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Climate Change: A Threat to American and International Security

Americans worried about climate change have had many reasons to criticize President Trump. He has withdrawn the United States from the Paris climate accord. His pick for director of the Environmental Protection Agency has refused to even acknowledge that carbon dioxide emissions are warming the planet. And he has promised to revive the American coal industry through deregulation (even though cheap natural gas, not federal regulation, has been the major force moving America away from coal).

Photo courtesy of USAID

Such folly also has security implications. Climate change and fossil fuel dependence threaten U.S. military bases, exacerbate regional conflicts, and put American troops in harm’s way. A new U.S. approach to climate change would therefore also have national and international security benefits.

The U.S. military is one of the few institutions trusted by Americans across the political spectrum. A 2016 Pew Research Center report found 79% of Americans had either a great deal or a fair amount of confidence in the military to act in the public’s best interest. Meanwhile, Americans’ views of the severity of climate change fluctuate greatly. According to Gallup, the percentage of Americans who worried “a great deal” about global warming went from 41 percent in 2007, to 25 percent in 2011, to 45 percent in 2017. Americans seeking action on climate change might fare better if they draw an explicit connection between the warming of the planet and the safeguarding of their nation.

Less than 200 miles from Washington, D.C., is the Hampton Roads region of Virginia, home to more than two dozen military sites, including Naval Station Norfolk, the largest naval base in the world. According to a 2015 brief by the Center for Climate and Security, the area is the second most vulnerable region in the United States to storms, hurricanes, and rising seas. Even worse, “some of the most important national security assets in Hampton Roads are also the most vulnerable.”

Hampton Roads is not alone. In January 2018, a Defense Department report warned that extreme weather, from wildfires to floods to droughts, could threaten nearly half of U.S. bases around the world. As recently as April 2018, a study found that Roi-Namur, a Pacific island that houses the Ronald Reagan Ballistic Missile Defense Test Site, could be “uninhabitable” by mid-century due to rising sea levels.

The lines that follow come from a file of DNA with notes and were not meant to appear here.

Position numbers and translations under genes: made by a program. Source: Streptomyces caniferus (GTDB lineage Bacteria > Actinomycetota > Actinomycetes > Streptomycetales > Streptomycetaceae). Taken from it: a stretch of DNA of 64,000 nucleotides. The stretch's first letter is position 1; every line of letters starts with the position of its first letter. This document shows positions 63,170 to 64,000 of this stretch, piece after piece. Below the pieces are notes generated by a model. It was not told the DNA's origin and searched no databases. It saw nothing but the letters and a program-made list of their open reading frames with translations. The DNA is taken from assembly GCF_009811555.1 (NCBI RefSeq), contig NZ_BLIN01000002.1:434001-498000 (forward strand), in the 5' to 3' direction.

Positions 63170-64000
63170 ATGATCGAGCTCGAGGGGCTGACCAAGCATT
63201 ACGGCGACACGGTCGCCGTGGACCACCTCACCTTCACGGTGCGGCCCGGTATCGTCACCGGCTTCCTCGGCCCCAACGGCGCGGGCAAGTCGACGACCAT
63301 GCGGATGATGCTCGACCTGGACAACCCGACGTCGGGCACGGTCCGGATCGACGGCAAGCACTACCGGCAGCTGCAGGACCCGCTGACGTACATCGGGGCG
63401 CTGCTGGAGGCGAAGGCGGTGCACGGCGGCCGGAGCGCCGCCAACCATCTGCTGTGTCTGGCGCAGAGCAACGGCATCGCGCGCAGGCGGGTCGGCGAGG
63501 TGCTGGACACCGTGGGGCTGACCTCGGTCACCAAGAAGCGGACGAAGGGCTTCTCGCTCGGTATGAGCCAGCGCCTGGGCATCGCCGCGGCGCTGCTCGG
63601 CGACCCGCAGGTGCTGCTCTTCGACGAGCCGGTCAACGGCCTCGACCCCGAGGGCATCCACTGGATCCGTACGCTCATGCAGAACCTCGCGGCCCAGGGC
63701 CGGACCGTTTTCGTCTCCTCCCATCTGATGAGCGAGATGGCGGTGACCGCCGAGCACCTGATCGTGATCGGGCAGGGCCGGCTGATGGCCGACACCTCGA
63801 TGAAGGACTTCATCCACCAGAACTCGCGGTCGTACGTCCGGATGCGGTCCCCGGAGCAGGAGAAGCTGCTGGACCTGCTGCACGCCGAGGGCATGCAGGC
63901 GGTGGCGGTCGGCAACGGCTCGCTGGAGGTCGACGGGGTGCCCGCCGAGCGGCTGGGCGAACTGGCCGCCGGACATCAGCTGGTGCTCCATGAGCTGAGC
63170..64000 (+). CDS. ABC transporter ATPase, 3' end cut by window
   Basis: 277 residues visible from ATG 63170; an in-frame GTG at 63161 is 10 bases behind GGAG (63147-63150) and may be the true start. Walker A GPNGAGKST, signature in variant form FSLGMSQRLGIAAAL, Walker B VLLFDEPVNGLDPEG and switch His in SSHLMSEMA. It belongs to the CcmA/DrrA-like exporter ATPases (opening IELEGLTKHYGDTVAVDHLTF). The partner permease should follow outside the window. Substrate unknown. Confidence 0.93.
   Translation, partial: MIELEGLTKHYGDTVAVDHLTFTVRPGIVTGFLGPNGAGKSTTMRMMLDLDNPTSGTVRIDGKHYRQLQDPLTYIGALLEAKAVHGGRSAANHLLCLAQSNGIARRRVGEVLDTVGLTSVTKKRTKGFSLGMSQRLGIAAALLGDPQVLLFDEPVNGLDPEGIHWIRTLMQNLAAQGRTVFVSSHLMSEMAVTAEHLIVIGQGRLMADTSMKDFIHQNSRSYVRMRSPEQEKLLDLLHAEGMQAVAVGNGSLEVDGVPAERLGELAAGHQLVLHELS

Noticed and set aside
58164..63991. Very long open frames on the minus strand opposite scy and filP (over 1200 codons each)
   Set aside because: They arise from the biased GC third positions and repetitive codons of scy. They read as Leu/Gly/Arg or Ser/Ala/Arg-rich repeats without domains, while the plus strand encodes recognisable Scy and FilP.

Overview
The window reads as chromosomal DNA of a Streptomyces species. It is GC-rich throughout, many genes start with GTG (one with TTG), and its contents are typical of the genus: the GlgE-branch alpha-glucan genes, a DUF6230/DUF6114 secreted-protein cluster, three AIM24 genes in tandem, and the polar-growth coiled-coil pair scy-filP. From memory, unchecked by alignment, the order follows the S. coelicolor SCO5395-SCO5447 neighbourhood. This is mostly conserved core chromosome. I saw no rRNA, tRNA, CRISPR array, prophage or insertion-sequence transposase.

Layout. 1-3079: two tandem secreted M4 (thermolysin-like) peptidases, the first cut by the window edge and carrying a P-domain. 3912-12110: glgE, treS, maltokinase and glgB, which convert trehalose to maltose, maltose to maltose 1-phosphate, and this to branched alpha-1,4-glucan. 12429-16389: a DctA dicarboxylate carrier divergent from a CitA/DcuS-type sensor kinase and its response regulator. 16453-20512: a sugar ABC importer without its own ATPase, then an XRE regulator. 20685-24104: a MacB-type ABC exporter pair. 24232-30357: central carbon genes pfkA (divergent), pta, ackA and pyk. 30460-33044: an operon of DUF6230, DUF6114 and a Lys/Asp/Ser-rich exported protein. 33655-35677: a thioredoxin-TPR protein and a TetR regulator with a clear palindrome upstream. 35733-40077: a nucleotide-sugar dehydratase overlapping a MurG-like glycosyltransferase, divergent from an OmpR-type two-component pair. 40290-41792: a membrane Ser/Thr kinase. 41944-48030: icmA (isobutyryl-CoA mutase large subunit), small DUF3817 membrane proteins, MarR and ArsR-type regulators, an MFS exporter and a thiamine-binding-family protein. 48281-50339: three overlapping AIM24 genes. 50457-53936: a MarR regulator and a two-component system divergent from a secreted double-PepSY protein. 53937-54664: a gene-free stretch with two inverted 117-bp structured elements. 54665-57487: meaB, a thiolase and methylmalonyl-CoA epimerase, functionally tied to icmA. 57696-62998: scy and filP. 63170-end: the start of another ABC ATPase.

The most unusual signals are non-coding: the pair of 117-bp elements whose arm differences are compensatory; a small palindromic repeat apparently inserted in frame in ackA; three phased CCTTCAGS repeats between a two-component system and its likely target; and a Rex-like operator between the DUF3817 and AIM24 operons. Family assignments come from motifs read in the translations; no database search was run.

The Pentagon has known for years what geopolitical havoc higher temperatures can wreak. The 2014 Quadrennial Defense Review described climate change as a “threat multiplier,” taking already dangerous conditions, like water shortages and political disputes, and making them even more harmful. This influence is already observable, and there is likely worse to come.

In the years before the Syrian civil war, droughts forced more than one million Syrians to leave rural areas for cities, and the country’s per capita GDP plummeted. Unemployment and rapid urbanization worsened social and political tensions in the country, leading the Atlantic Council to call the water shortage “a subtle driver of the early clashes between the regime and the Syrian people.” This is likely to be increasingly common: in March 2018 the World Bank announced that by 2050, 140 million people in Sub-Saharan Africa, South Asia, and Latin America could become refugees within their own countries.

The cost of oil dependence also hits very close to home for U.S. troops in uniform. Those deployed in far-flung locations often rely on convoys to bring them fuel to power their equipment. But fuel convoys can be very dangerous tasks. The Army Environmental Policy Institute found that, from 2003 to 2007, 1 in every 38 fuel convoys in Iraq resulted in at least one casualty. In Afghanistan, the ratio was 1 in 24 during the same period. In 2007 alone, 170 American soldiers in Iraq and Afghanistan were killed or wounded bringing fuel to their comrades. As Iraq war veteran Adam Tiffen put it in War on the Rocks, “going green on the battlefield saves lives.”

For reasons like this, the U.S. military has been investing in clean energy for years. The Army is replacing diesel generators with solar-powered batteries at forward bases. In 2014, the Navy partnered with the Agriculture and Energy Departments to fund biorefineries, to make 50/50 blends of fossil fuels and advanced biofuels. And in 2016, the Navy launched the Great Green Fleet, a carrier strike group whose ships were entirely fueled either by nuclear energy or a fuel made from mixing marine diesel with beef tallow. From 2011 to 2015, the military nearly doubled its production of renewable power.

Any effort to reverse the Trump administration’s approach to climate change would benefit from incorporating U.S. national security concerns into its argument. A warming planet may not convince Americans to call for new policies, but the strength and well-being of their country’s soldiers might. Bridging the gap between climate concerns and security interests could go a long way toward addressing both.

Michael D. Purzycki is an analyst at Powell Strategies, a communications and analytic firm based in Annapolis, MD. All views expressed are entirely his own. He has written about international affairs and public policy for the Washington Monthly, the Truman National Security Project, and France 24. You can follow him on Twitter @MDPurzycki.


Michael Purzycki

Michael has worked as an analyst in the Pentagon and at Bloomberg LP. His primary interests are U.S. defense policy, the Middle East, and energy policy. He has been published in the Washington Monthly, the Truman National Security Project, and France 24.
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